If you’re a keen wildlife photographer eager for adventure, a South African photography safari could be just what you’re looking for.

With beautiful scenery, a sense of adventure and the ability to spot rare and majestic animals in their natural habitat, it’s little wonder that African safaris are a feature on many people’s wish list. But if you are serious about photography you are more likely to get those killer shots you are after on a dedicated photography safari.

Buffalo, South Africa

Over the last 20 years or so, the cost of cameras has reduced and the range of equipment has increased. This, along with the convenience and accessibility of digital images, has led to photography becoming one of the fastest growing hobbies – and more and more people are looking to combine their passion with a once in a lifetime safari holiday.

What can you expect from a South Africa photography safari?

Unlike standard safaris, which are often trying to satisfy the priorities of several groups of people, photography safaris are catered specifically around photographers and their desire to get the perfect shot.

Lion, South Africa

Specific services differ from provider to provider, but a good photography safari should be guided by someone who is either a photographer themselves, or who understands the principles of photography, so that they can help provide the optimum perspective and conditions to get a great picture. Most importantly, they should be happy to give you the time to just sit and wait, rather than rushing from site to site.

Photography Safari: Rhinoceros, South Africa

Your vehicle is also important. An open-top, open-sided vehicle will give you maximum visibility of your surroundings. It should also have plenty of room and unrestricted views so that you are not jostling and fighting with your fellow photographers for the best view.

Some providers also offer photography talks or workshops to help you develop your skills and really get the most out of the experience.

Where to go?

Kruger Park is the most famous of the South African safari reserves, and with its high quality accommodation, experienced guides and excellent game-viewing, it’s easy to see why. Having said that, South Africa has many other great safari parks which shouldn’t be discounted. Sabi Sands, Phinda Game Reserve and Hluhluwe-Imfolozi all offer great opportunities to spot the ‘Big 5’ – and Kgalagadi Transfrontier Park, with its desert landscape and red sand dunes, offers a striking backdrop for wildlife photography as well as great opportunities for predator sightings.

When to visit?

The best time to go on a photography safari is during the dry season as animals tend to congregate around rivers and watering holes, giving you a better chance of getting some great photographs. In Kruger and the other national parks in South Africa, the dry season runs from May to September. This time of the year also has the advantage of being the low season for tourism so the parks are less crowded. The weather is also pleasant with sunny skies and little or no rain.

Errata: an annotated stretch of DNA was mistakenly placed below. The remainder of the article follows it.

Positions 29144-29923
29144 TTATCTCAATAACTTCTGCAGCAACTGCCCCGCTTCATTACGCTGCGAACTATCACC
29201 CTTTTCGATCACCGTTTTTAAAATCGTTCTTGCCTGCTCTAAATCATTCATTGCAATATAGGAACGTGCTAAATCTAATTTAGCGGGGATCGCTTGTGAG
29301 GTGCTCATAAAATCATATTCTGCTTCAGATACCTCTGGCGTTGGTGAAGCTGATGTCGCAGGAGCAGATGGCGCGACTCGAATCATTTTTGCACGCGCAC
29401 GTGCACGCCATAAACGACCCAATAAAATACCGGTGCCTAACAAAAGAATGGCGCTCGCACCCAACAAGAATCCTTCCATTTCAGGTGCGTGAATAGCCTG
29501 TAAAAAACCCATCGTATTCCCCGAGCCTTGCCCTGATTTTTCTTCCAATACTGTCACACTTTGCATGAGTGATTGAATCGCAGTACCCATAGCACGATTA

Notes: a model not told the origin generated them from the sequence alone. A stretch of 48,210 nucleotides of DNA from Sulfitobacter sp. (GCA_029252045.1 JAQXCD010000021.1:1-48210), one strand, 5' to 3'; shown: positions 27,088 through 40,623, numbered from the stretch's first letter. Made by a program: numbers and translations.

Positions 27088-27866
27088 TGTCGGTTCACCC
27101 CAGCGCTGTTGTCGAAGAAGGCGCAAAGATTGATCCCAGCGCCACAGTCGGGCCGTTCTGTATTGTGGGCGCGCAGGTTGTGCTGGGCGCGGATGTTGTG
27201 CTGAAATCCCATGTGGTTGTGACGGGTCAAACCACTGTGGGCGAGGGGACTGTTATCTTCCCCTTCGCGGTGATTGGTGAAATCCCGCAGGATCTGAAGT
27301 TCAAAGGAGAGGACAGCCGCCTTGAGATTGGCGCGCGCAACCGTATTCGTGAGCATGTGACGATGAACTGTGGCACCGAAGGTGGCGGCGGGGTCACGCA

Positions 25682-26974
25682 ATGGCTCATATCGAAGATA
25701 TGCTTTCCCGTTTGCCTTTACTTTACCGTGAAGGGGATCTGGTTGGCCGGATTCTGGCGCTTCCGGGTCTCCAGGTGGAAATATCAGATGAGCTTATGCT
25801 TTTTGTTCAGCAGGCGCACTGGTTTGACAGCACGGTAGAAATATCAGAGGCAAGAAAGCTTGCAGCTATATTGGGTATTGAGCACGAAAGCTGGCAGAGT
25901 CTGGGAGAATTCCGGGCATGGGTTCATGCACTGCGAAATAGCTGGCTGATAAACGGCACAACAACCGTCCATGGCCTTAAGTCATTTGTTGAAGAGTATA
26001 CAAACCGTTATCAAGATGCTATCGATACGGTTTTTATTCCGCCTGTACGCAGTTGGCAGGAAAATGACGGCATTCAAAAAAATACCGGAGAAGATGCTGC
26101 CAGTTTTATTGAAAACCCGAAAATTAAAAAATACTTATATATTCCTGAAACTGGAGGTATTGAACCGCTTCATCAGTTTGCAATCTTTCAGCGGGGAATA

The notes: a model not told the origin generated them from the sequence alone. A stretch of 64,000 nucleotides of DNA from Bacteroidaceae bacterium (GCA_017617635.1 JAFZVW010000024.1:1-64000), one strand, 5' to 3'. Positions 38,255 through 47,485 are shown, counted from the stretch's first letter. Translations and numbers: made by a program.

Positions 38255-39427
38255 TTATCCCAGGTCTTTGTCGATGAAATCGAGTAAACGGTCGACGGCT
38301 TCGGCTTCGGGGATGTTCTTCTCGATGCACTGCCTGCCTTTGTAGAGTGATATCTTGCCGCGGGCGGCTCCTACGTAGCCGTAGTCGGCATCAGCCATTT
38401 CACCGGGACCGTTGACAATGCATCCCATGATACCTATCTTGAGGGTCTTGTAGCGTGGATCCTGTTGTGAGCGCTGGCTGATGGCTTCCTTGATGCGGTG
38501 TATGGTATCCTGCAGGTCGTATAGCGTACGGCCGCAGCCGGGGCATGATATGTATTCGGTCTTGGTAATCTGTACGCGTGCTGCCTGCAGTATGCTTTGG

Elephants visiting a watering hole, South Africa

Preparing for your trip

Equipment

When preparing for a safari, the first thing many people want to know is what they need to pack. For a photography safari, cameras and other photographic equipment are obviously a prime concern. What camera and lenses you choose to use is of course down to personal preference, but given the nature of safaris, it’s a good idea to keep your equipment as light and streamlined as possible. South African safaris tend to get pretty close to the wildlife, so a really long distance lens is not always necessary – a good quality telephoto lens with stabilisation is perfect. If you are taking a larger lens, however, you will need a tripod or monopod. A bean bag can also be useful when photographing from a vehicle. Find out as much as you can about the conditions you’ll be photographing in. If you are heading out in the early morning or evening, when light levels are low you will want a lens with as wide an aperture as possible.

Clothing

When it comes to clothing, there a few key things you should consider. First up is comfort – you will be spending a lot of time climbing into and riding around in jeeps so you need to make sure you’re comfortable. You should also wear clothes in neutral shades such as grey and khaki, as brighter colours could attract the animals’ attention. Lastly, layer up – early morning trips can be pretty chilly so make sure you’re wearing enough layers to feel comfortable.

Insurance

For most people, a photography safari is a once in a lifetime trip – and the last thing you want is something unexpected spoiling the holiday you’ve been planning for years. Most safaris need to be paid for well in advance, and a last minute cancellation could prove costly. Make sure you’re protected with a good worldwide travel insurance policy, from the moment you book, that covers you for all eventualities such as the one offered by Avanti Travel Insurance.

With proper planning and preparation, a safari can be a hugely rewarding experience. And by combining it with your passion for photography, you can ensure you come home with some lasting mementoes of your safari adventure.

Photography Safari: Cheetah, found across most of Africa

Author: Laura Reeve, Marketing Executive, Avanti Travel Insurance.


Disclosure: brought to you in association with Avanti Travel Insurance, a specialist in travel insurance for those with pre-existing medical conditions, and are one of very few that have no upper age limit on their policies.

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